4. Excellent ,well done !!!!!!

  5. Brett Jackson says:

    Yes, lots of great points and the real key points are right on the mark. I agree so much that I would like to comment on one point that Mr: Lynch makes and turn it around a bit: “Speaking for myself, the day I have to face a life and death situation will be soon enough to prove the effectiveness, or otherwise, of my aikido. I have never had to use the physical techniques outside the dojo in 40 years of training, so I am not going to lose any sleep over that.”

    I would put it differently and say the fact that Mr. Lynch has not had to “face a life and death situation” (which I read as a metaphor for any physical altercation) perhaps already shows the effectiveness of his aikido. After all, Aikido at its higher levels has effect even prior to the outbreak of violence, maybe by a kiai, maybe by the calm presence of the aikidoist, maybe by the way the aikidoist calmly steps out of the way of the violence without engaging or retaliating, etc. Therefore, you don’t have to fight to show that aikido is effective. In fact, not fighting when others would resort to fighting, is a way to show the effectiveness of aikido at its higher levels. Effectiveness in promoting peace. This is not to deny that aikido can also be used in real fighting to create openings to deliver debilitating strikes or to control or incapacitate an attacker as it clearly can be.

  6. …about the “martial effectiveness” of aikido are a popular feature of Internet bulletin boards. Unfortunately, many posts show an abysmal ignorance of the premises on which the art was founded by making comparisons with various systems of fighting. Aikido is not a system of fighting…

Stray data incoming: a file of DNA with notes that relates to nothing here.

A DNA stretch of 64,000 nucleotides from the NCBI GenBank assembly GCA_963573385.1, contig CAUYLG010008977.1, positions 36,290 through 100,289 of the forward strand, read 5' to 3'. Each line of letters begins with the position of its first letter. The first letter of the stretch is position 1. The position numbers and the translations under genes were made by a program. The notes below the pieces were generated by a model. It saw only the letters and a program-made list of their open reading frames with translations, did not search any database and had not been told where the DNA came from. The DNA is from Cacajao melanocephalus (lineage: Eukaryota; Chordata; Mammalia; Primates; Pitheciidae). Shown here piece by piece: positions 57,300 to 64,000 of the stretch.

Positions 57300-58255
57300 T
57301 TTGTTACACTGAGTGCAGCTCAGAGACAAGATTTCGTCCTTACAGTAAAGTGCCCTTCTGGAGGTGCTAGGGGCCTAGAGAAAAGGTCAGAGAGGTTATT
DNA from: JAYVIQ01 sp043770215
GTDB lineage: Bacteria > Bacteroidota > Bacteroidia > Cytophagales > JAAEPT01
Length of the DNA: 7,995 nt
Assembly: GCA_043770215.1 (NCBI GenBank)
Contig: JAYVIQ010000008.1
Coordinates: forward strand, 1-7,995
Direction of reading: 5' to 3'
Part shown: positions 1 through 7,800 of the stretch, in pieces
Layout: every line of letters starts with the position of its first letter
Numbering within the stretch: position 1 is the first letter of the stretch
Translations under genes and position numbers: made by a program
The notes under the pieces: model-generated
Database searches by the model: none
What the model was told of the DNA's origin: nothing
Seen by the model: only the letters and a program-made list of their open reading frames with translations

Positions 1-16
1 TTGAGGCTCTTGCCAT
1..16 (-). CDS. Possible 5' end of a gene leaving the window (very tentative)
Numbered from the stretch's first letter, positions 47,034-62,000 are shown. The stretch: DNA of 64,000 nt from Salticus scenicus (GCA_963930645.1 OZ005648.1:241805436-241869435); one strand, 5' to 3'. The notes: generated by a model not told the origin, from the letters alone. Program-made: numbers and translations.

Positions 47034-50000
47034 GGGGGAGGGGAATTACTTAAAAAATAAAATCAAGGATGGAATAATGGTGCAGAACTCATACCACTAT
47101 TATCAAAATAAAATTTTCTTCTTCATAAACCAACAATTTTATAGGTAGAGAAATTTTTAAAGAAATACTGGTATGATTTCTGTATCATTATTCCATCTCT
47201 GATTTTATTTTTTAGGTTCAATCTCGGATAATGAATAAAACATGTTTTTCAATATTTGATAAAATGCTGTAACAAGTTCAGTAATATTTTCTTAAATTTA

Aikido is lost in translation, maybe even in Japanese. Very simply, at least as I see it, fighting is a contest of strength in order to determine dominance. All sorts of animals do it with the objective of establishing social order and mating priority. Winning fights is done through forcing submission or, much more rarely, killing the opponent.

    Strategy is about avoiding fights by undermining and defeating your opponent’s ability to fight. MacArthur – “Hit ‘em where they ain’t.” Patton – “Hold ‘em by the nose and kick ‘em in the pants.” Boyd – ‘Go through the observe-orient-decide-act cycle more quickly than the opponent’ and ‘attack asymmetrically’. Musashi disapproved of fierce fights on equal terms too. Sun Tzu most highly praises the strategy which defeats the opponent’s intent. The KGB was in the business (http://www.youtube.com/watch?v=5gnpCqsXE8g ). All of these are consistent with aikido, at least in my opinion. Aikido may help its practitioners in areas outside physical conflict. To what extent it may help if it is ineffective within the context of physical conflict is a big question to me.

  7. I like this article very much. I have trained in an offshoot of the Ki Society, and I have trained under Shihan in different countries under Aikikai. I have had several teachers try to tell me what was Aikido, and what wasn’t.

    Personally, I like to refer to O Sensei’s rules for practice. ie Be aware and ready for an attack from every direction at all times, etc. So, a BJJ pin with me face down on the ground can be effective as a pin and a disarm, but there is a valid reason under O Sensei’s rules to say this type of movement does not belong in Aikido.